The decline of parchment use
PhD candidate: Carla Soto
To explore the ability of proteomics to assess changes in proteins caused by modern and ancient manufacturing processes
The project will explore the chemical changes that occur when skins are de-haired and processed. It will compare experimental data on the production of parchment using different recipes with data from modern production facilities which prepare commercial collagen. It will establish new rapid methods to determine damage caused by collagen processing. It will use these methods to analyse legal documents spanning the 15th-16th C, to test the hypothesis that the fall in the cost of the competitive medium (paper) resulted in a decline in quality of parchment.
The shortage of parchment in the Late Medieval period was almost endemic in Europe, but in the 12th century a new kind of writing material appeared in Italy, introduced by merchants trading with Arabs: paper. In the first four or five centuries of its manufacturing in Europe, paper was neither cheap nor available in unlimited quantities. The raw material - rags - were a strategic commodity. Italians discovered that if the paper is dipped into a warm dilute gelatin solution, pressed and allowed to dry, it can be written on without fear of the ink bleeding. This gelatin sized paper was both tougher and stronger and therefore more reminiscent of parchment. Some three centuries after the introduction of paper, a second innovation: printing, transformed the Medieval world. Initially paper was neither sufficiently cheap nor abundant to be the only printed medium, and both media were used. During the earliest years printing was done on both vellum and paper. Vernacular texts were more commonly written on paper, whereas religious texts and legal documents were transcribed on the more expensive parchment. As part of this thematic section, two projects (@DEVRO and @UoY) will explore the effect of production methods on parchment and gelatin, and direct evidence for these in early printed books.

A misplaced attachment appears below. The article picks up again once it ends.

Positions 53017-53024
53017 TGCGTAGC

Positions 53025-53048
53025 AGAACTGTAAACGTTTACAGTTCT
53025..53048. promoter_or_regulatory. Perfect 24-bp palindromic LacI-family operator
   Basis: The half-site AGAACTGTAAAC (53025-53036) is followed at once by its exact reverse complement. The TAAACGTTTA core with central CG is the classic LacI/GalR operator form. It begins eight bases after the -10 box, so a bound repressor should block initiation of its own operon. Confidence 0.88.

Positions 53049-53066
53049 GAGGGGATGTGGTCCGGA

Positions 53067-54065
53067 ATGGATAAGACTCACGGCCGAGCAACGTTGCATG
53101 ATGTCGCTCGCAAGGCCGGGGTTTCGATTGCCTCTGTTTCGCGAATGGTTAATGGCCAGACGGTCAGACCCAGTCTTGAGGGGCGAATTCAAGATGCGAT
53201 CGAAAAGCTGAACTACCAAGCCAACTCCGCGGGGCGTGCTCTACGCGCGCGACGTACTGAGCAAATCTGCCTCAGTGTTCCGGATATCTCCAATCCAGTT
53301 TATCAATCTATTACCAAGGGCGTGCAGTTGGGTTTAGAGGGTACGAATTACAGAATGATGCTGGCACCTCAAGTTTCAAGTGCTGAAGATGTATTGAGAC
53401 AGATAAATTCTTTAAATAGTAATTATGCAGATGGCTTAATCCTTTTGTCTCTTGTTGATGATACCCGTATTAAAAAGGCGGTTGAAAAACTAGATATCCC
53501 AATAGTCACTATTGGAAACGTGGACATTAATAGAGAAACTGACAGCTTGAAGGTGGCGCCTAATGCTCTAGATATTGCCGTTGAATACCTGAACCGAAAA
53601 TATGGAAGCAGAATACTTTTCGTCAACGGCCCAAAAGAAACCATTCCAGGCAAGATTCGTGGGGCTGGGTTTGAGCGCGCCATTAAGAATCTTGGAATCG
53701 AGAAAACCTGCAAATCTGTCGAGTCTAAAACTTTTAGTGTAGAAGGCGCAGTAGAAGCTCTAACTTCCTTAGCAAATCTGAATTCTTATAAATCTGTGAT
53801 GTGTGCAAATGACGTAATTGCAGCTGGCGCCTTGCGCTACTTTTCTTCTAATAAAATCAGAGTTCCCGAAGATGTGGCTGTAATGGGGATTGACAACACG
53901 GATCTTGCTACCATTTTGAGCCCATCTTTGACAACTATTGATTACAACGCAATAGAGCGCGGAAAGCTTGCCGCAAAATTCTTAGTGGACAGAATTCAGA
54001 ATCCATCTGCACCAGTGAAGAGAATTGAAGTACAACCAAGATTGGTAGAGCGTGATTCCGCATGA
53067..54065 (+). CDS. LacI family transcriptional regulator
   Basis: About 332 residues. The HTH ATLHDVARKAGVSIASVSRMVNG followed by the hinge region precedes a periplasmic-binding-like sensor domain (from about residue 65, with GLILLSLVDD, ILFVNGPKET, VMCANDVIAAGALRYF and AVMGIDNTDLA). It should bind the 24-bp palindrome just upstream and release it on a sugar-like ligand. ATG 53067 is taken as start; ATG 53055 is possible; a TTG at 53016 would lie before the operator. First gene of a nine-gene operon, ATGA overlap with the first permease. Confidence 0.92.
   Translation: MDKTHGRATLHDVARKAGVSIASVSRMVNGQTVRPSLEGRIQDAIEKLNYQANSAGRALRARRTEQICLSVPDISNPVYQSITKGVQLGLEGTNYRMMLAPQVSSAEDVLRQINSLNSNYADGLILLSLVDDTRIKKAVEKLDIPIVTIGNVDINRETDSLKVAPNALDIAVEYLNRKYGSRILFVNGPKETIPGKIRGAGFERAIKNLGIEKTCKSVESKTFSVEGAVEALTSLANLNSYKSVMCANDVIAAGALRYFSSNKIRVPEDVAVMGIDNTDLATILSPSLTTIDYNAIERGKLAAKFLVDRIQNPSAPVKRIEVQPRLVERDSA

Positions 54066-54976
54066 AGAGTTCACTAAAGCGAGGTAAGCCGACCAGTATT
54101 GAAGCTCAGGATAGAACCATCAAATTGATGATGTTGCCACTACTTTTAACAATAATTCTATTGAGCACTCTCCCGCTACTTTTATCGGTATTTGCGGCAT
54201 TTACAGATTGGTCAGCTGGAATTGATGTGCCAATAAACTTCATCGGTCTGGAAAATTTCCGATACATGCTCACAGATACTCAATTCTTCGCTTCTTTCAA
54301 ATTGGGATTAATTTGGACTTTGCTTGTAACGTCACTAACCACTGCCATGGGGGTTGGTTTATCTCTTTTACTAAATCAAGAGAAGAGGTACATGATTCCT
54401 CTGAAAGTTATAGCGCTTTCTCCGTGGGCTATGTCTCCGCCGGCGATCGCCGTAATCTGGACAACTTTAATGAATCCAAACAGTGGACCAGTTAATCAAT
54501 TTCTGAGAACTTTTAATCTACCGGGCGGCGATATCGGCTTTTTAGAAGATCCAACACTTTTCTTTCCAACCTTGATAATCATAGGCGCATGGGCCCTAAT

We have developed new methods for detecting the quality of parchment, and will use these to explore the transition from parchment to paper. The methods use glutamine deamidation to assess processing history (specifically the use of lime). Carla Soto will be based at DEVRO research laboratories and will examine the chemical markers resulting from skin processing. This will then be used to develop improved methods to detect parchment processing.
In order to address these questions, experimental skin will be tested to establish the extent to which it is possible to assess parchment production methods from proteomics analysis. DEVRO will work closely with the University of York and Fera Science Ltd. (UK) , who are developing method to police commercial gelatin.
- Secondment period of 6-8 months at the UoY (co-supervision), to work closely with Gopaiah Talari and Matthew Collins.
- Secondment period of 2 months at UCAS, who have been developing methods to detect collagen binders in paints (collaboration with USTL).
- Secondment period of 3 months with the gelatin authentication team at FERA Science Ltd (Helen Grundy), to compare collagen skin products (e.g. sausage skins, DEVRO) with more highly processed collagen (i.e. gelatin).
Supervisor: Gordon Paul
At: University of York
Academic Supervisor: David Orton